Russia continued its assault on Ukraine Sunday morning on the 11th day of its invasion, a day after a temporary ceasefire fell apart and Russian President Vladimir Putin threatened Ukrainian statehood.
Putin once again blamed Ukraine leaders for Russia’s violent invasion, threatening on Saturday that if they “continue to do what they are doing, they are calling into question the future of Ukrainian statehood.”
Ukrainian President Volodymyr Zelensky remained defiant, urging Ukrainians to pick up arms to fight back against Russian invaders.
“It is a special kind of heroism — to protest when your city is occupied,” Zelenskyy said. “Ukrainians in all of our cities that the enemy has entered — go on the offensive! You should take to the streets! You should fight!”
Thousands of people took to the streets to protest in Ukrainian cities occupied by Russian forces, including Kherson, a city in southern Ukraine. The city, which has a population of nearly 300,000, was the first to fall to Russian troops on March 2.
The UN reported that more than 1.4 million Ukrainians have been forced to leave their homes as bombs continue to rain down on encircled cities.
Zelensky made a “desperate” plea to US lawmakers Saturday morning requesting additional military aid, including warplanes, ahead of Congressional debate over a request for a $10 billion emergency funding package that would provide humanitarian aid and security assistance, Senator Democratic Majority Leader Chuck Schumer said in a statement.
The embattled Zelensky has repeatedly pleaded with NATO and Western officials to impose a no-fly zone over Ukraine to counter Russian air attacks. Western leaders have been hesitant to establish the zone fearing an escalation in the conflict. Russian President Vladimir Putin said a no-fly zone would be tantamount to a declaration of war.
US Secretary of State Antony Blinken, who met with Ukrainian Foreign Minister Dymtro Kuleba at the Poland-Ukraine border, said “we are talking about and working on everything.”
President Joe Biden spoke with Zelensky by phone to discuss the “ongoing actions undertaken by the United States, its Allies and partners, and private industry to raise the costs on Russia for its aggression in Ukraine,” the White House said Saturday.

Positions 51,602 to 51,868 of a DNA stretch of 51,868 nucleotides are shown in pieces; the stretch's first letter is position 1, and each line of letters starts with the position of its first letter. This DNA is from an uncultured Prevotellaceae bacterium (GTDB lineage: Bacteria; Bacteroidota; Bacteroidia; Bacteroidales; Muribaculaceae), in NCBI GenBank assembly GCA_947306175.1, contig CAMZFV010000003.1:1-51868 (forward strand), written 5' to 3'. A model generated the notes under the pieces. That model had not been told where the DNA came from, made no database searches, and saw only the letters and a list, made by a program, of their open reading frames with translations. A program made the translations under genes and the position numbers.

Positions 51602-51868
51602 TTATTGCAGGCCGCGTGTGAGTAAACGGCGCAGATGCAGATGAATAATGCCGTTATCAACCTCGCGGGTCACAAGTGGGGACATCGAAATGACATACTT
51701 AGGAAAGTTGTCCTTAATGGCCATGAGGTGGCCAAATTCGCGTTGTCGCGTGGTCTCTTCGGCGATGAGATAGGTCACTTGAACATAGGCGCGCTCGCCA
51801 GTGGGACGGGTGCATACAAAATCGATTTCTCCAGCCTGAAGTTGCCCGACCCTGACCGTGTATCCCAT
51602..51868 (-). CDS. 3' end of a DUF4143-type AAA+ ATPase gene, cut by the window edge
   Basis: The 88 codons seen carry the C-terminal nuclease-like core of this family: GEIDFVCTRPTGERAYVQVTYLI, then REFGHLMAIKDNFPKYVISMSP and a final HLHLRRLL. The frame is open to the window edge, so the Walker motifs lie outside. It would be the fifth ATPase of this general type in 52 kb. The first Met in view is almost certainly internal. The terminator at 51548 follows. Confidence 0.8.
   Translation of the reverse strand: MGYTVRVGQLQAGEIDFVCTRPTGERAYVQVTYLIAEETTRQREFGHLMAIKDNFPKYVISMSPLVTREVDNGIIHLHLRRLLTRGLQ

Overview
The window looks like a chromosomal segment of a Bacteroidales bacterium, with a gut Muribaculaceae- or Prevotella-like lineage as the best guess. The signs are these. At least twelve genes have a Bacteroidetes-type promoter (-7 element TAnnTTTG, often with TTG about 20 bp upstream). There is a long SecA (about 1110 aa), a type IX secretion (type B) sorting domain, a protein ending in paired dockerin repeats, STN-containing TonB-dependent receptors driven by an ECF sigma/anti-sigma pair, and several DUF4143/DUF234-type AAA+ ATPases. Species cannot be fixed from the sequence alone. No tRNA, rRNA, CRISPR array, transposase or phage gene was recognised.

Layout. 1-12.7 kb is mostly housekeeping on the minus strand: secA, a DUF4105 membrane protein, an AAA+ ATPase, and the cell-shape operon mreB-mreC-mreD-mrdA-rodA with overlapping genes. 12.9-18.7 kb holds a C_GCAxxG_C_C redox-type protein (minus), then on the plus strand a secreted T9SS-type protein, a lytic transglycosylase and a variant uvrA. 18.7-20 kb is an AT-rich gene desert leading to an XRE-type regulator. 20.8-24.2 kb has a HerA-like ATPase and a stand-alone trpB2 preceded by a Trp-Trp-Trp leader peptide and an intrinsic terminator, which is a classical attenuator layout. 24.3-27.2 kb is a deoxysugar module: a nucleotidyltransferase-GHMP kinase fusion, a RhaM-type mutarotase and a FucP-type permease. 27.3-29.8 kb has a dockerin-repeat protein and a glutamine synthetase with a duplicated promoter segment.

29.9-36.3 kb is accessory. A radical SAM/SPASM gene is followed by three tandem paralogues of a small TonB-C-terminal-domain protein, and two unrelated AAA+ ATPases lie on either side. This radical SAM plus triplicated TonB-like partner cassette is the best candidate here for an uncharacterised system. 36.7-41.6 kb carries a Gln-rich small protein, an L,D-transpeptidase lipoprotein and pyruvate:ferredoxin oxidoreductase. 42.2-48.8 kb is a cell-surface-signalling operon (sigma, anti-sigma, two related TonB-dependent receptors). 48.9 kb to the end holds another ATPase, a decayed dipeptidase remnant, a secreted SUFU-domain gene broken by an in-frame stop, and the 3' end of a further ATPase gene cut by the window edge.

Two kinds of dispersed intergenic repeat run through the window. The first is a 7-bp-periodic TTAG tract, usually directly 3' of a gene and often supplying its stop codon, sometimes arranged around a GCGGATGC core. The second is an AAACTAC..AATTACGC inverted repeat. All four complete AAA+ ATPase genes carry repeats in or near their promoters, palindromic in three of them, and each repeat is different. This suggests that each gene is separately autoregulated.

Ukrainian officials said Russian artillery fire and airstrikes prevented residents from evacuating the eastern city of Volnovakha and Mariupol, a city of about 430,000 where a ceasefire had been declared so residents of the besieged city could be evacuated.
However, just as evacuations began, shelling intensified.
“The city is in a very, very difficult state of siege,” Mariupol Mayor Vadym Boychenko told Ukrainian TV. “Relentless shelling of residential blocks is ongoing, airplanes have been dropping bombs on residential areas.”
Associated Press journalists witnessed doctors make unsuccessful attempts to save the lives of wounded children as pharmacies ran bare and hundreds of thousands of people faced food and water shortages in freezing weather.
Ukrainian forces continued to defend the strategic city of Odessa, Ukraine’s biggest port city, from Russian ships, Ukrainian presidential adviser Oleksiy Arestovich said.
Conflict continued in Russian-encircled cities such as Kharkiv, Mykolaiv, Chernihiv and Sumy.
The World Health Organization reported Russian attacks on half a dozen health care facilities in Ukraine, resulting in six people killed and 11 injured. Russia has repeatedly denied that it is bombing civilian targets despite destroying residential apartments, schools and hospitals. The agency did not specify the locations of the attacks.
Delegates from Ukraine and Russia will meet for a third time on Monday, said Davyd Arakhamia, head of the parliamentary faction of Zelensky’s Servant of the People party and a member of Ukraine’s delegation at the talks.
Since the invasion began, Russia claims roughly 500 Russian troops have been killed and around 1,600 wounded. Ukraine has not yet released casualty figures for its military, however Ukraine’s State Emergency Service has reported that over 2,000 civilians have been killed – including at least 28 children. Over 840 children have been injured, the agency claimed.
The UN human rights office has confirmed that at least 351 civilians have been killed and 707 wounded in the fighting, however the actual number is believed to be much higher.
The UN World Food Program says millions of people inside Ukraine, a major global wheat supplier, will need food aid “immediately” as Ukrainian refugees flee into neighboring countries, including NATO allies Poland and Romania.
Economic sanctions imposed against Russia by the US and its allies continue to cripple the Russian economy, with Mastercard and Visa becoming joining financial companies to suspend their services.
The Russian ruble has plunged by more than a third to a record low since the invasion began, pushing up inflation for Russian households and causing widespread economic anxiety as Russians line up to withdraw cash at ATMs.
The International Monetary Fund said Saturday the war in Ukraine will have a “severe impact” on the global economy.
“While the situation remains highly fluid and the outlook is subject to extraordinary uncertainty, the economic consequences are already very serious,” the IMF said in a statement, after a board meeting chaired by Managing Director Kristalina Georgieva.
With Post Wires